When you change the settings in an automatic or semi-automatic mode, the camera compensates to try to "fix" the exposure. This lesson shows you how to make a scene lighter or darker than the camera thinks it should be by overriding the settings with the Exposure Compensation dial.
Finding the "right" depth of field for the image you're trying to create is mostly trial and error, but this lesson will teach you about one button on the camera that can show you exactly what to expect - albeit with some caveats.
When you push the button to take a picture, do you want it to fire once, or keep on firing as long as you hold the button down? How about if you want to be in the photo yourself? This lesson will show you how to do all of these.
Every dSLR has a variety of metering modes, and understanding what each funny little pattern means can make the difference between a photo that is properly exposed and one that isn't. This lesson will help you learn the patterns and control your exposure.
What is white, anyway? Is the light above your head right now white, or is it yellow, or blue? Modern dSLRs have remarkable auto white balance control, but in this lesson you'll learn when and how to take over and show that camera who's boss.
No one wants to look at blurry photos, and having what's in the middle always be the thing that's in focus gets boring fast. In this chapter, you'll learn how to take control of the autofocus in your camera and shake things up a little bit.
Manually Controlling Your Autofocus
This lesson introduces the key concepts behind the autofocus feature on your camera so you can understand how it works and how to control it.
You know all those squares that show up in the viewfinder and light up when they focus on something? Did you know that you could control which ones the camera will use to focus? Now you do, and in this lesson you'll learn how.
Modern dSLRs are remarkably good at focusing, but when you focus AND meter AND actually take the picture with the same single button, it's easy to lose control. In this lesson you'll learn how to reassign autofocus to a different button.
Some dSLRs have a built-in flash, and all can have a flash added to them. The flash can be the most horrible thing ever to happen to your photos, or the best - it all depends on how you use it, as you'll see in this chapter.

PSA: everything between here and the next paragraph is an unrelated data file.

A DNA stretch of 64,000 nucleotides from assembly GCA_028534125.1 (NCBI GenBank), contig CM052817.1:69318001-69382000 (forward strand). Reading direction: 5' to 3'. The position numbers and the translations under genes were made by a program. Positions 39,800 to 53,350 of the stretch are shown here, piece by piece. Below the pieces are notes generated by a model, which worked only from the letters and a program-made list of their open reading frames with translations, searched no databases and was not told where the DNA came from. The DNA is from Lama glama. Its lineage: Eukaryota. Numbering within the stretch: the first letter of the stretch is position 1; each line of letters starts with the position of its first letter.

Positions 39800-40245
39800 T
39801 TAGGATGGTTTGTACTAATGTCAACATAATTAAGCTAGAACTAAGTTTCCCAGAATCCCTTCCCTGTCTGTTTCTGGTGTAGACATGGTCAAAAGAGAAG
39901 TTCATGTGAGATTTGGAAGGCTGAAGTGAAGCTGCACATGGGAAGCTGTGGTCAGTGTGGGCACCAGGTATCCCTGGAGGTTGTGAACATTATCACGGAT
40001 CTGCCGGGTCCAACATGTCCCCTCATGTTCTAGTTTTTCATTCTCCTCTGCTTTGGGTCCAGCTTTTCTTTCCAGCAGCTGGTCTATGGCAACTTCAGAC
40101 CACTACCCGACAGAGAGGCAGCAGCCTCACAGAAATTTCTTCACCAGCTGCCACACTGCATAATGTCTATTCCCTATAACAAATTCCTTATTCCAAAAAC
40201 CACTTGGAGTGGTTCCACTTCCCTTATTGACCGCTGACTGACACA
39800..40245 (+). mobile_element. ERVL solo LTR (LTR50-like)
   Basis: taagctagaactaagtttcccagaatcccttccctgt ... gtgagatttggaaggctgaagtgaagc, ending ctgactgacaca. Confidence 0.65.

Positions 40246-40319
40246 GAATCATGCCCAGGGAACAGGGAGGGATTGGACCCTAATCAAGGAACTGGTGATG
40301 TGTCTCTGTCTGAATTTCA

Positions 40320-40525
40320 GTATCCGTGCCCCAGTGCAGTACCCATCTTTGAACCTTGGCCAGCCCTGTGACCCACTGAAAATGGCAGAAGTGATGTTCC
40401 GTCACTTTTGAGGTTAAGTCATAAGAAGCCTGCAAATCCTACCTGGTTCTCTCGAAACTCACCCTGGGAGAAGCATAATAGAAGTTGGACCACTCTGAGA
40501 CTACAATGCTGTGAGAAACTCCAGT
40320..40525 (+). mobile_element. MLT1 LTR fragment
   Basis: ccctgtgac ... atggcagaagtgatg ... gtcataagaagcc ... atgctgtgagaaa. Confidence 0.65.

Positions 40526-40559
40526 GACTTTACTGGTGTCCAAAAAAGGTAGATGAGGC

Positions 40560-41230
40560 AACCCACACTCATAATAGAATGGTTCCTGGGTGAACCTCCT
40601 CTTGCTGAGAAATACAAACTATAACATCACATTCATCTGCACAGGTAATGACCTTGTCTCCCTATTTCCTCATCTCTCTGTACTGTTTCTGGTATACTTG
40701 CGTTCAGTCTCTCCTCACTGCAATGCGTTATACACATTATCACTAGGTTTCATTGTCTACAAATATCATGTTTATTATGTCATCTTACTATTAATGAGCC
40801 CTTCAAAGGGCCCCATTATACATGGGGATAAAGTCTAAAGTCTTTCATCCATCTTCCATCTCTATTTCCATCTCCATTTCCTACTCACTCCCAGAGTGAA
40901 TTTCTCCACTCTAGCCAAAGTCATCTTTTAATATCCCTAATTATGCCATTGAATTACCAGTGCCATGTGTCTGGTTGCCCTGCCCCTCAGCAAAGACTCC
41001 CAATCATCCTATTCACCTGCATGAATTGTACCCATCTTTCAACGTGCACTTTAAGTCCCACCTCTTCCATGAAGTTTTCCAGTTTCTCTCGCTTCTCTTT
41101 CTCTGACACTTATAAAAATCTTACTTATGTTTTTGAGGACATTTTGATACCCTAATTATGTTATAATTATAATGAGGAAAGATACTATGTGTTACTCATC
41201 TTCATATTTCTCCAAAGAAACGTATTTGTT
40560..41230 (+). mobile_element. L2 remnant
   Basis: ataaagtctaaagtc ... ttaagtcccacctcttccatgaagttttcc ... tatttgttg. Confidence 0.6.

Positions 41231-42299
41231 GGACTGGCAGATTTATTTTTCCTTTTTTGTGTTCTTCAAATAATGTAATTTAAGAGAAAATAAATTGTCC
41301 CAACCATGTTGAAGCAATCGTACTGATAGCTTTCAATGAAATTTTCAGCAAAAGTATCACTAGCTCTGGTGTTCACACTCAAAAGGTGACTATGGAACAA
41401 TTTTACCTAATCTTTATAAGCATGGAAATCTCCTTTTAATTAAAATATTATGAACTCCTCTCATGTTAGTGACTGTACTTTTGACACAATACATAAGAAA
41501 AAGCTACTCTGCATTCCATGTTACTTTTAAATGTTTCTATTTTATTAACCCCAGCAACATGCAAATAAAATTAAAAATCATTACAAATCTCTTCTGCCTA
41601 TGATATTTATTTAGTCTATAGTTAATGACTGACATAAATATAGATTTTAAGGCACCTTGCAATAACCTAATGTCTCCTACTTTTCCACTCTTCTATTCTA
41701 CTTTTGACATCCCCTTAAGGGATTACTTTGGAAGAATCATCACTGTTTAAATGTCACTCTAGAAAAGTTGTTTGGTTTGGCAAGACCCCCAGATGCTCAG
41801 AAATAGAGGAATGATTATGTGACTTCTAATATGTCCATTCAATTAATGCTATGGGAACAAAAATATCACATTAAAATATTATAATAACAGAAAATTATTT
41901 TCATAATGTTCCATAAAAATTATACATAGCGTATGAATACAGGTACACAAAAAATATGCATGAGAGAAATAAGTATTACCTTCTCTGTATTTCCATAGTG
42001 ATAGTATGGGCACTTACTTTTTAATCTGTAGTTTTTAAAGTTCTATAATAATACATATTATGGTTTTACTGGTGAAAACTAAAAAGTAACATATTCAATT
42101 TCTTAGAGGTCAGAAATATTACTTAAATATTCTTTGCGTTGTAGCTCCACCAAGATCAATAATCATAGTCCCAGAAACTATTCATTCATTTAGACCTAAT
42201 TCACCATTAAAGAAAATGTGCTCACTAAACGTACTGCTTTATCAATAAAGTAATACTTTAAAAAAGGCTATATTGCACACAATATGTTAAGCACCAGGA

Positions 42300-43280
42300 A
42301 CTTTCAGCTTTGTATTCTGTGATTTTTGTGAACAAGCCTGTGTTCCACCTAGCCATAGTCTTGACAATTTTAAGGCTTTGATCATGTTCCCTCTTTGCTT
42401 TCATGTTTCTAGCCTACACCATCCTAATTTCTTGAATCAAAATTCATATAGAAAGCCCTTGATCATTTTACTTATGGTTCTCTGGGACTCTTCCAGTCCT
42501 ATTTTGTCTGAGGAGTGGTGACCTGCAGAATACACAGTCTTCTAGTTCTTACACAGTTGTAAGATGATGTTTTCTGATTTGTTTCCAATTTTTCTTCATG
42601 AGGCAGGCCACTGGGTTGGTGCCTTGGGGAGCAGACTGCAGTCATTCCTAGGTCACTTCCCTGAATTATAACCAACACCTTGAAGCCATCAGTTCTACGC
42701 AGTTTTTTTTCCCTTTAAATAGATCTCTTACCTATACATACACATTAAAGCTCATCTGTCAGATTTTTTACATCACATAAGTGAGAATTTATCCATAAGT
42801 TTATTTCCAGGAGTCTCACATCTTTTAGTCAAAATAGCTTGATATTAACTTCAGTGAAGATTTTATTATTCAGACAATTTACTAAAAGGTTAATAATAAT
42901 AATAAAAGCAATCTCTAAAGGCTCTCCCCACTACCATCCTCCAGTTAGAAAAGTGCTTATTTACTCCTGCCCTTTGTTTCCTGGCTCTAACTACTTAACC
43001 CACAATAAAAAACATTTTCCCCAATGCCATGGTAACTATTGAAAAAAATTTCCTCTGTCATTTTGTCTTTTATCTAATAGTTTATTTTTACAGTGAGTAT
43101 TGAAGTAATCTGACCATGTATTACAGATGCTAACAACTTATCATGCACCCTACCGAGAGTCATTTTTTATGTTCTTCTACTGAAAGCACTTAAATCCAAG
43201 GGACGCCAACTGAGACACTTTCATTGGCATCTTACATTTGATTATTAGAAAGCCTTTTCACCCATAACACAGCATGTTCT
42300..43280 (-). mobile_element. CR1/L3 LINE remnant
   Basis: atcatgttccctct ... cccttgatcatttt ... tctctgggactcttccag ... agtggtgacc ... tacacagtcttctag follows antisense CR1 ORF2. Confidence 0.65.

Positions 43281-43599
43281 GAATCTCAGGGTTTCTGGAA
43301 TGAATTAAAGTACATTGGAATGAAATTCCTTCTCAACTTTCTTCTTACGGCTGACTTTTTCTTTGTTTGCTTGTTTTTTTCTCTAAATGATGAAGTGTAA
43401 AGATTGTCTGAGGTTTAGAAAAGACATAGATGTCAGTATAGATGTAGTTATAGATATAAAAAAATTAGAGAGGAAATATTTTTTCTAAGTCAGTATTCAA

This lesson provides an overview of the lighting concepts that will be covered in more depth in the other videos in this chapter, including different types of flashes and techniques for using them.
There's a basic premise to flash photography that can be a bit of a head-scratcher, but once you "get it," it will forever change how you view flash photography. This video explains it once and for all so you'll never be confused again.
The angle at which you view something can make a mundane object seem interesting. Whether you're tilting the camera, the subject, or simply the direction you're looking at it from, the angle can make or break a photo.
Life is in the details - and so is photography. As this lesson shows, this doesn't necessarily mean breaking out the macro lens for extreme close-ups, but can be as simple as paying attention to - and focusing on - subtle details that others may have missed.
This chapter offers you advice on how to stock your arsenal of camera gear, with a focus on long-term planning for a continued rich and rewarding photographic experience.
Buying New Gear
So you have a pocket full of money and are itching to buy some new gear. How do you make the most out of your investment? This video looks at different types of gear, where to invest your money, and how to do your research when it comes time to buy.